Thursday, February 23, 2012
Black Elk, Campbell, Jesus and me
I often speak about Old Barn as if she is a creature in and of herself, because she is.
While I spend enormous amounts of time in Old Barn it is often to fulfill my daily duties as shepherd or animal caretaker. But I do stop, more and more since I am aging and I need to take breaks more between walking loads of hay or water to and from stalls. These moments of rest give me the opportunity to really be of her, not just in her or with her, but of her.
I did not grow up in a church going family and I searched in my early adult hood for what my faith was. I had some ideas, no doubt. When I moved to New York City in my mid twenties I was very alone and began going to a high Episcopal church of an old friend. I found it comforting - the hymns, and the feeling of community. The history of such an old building intrigued me - who had sat in the pew I was in, I wondered? I never felt anger or judgment from the stones, brick and beautiful light emanating from the stained glass windows, but eventually I did feel like a misfit and the sermons began to feel like one man telling me his fears, twisted into a sermon.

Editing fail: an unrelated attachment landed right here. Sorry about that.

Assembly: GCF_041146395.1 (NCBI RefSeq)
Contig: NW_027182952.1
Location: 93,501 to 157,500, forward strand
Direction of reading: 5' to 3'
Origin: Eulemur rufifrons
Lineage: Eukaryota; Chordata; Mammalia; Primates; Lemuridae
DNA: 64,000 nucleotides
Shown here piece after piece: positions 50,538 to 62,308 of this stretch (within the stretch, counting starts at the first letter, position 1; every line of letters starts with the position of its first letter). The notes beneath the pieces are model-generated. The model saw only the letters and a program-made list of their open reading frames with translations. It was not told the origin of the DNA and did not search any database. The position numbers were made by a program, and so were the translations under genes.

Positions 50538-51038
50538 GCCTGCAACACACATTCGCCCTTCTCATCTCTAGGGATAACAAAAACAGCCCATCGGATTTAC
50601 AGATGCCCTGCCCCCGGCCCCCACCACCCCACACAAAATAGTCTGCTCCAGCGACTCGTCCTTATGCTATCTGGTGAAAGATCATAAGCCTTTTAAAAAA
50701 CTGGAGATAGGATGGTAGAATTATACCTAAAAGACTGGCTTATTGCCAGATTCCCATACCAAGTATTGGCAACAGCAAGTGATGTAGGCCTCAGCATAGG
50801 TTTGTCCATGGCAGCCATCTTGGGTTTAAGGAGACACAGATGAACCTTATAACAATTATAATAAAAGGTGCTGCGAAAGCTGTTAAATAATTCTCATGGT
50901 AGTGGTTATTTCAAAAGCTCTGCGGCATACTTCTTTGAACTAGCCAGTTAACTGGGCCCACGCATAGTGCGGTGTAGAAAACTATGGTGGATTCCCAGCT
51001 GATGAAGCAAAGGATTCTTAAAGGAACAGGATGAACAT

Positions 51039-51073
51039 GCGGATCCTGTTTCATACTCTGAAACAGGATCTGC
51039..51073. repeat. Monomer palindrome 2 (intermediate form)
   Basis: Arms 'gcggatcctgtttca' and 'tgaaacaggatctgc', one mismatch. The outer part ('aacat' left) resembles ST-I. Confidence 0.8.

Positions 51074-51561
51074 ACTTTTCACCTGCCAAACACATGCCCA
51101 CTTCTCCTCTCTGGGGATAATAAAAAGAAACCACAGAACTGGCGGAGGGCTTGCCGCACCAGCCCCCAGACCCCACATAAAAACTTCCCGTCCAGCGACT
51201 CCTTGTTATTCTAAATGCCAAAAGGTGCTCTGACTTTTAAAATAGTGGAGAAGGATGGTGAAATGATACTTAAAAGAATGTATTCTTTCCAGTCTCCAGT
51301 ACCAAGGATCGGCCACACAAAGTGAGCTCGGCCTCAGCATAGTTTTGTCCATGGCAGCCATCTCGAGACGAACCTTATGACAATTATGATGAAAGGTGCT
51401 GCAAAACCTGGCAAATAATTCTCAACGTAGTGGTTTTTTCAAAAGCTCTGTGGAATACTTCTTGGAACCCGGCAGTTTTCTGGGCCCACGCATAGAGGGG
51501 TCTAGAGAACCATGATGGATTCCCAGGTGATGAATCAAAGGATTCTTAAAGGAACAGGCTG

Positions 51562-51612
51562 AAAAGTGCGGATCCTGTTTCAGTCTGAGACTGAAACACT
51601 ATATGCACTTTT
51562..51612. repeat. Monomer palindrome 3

I could always walk into a church - in New York, in Minneapolis, in Paris or Zurich - and take shelter and comfort, knowing the walls would engulf me, the light would warm me and room itself would silence me into clarity. I would not be judged by the building itself.
That's what Old Barn is for me, my church, where I worship with pitch fork and donkey breath over my shoulder. When I am in her care on a windy or rainy day with only whisperings of straw fluttering about, or a hen scratching, I am of her.
If I could meet Jesus, and I would love to have him out, especially if I could have Joseph Campbell on the same visit, and maybe Black Elk, I would take him to Old Barn and we would break pie there, and just sit.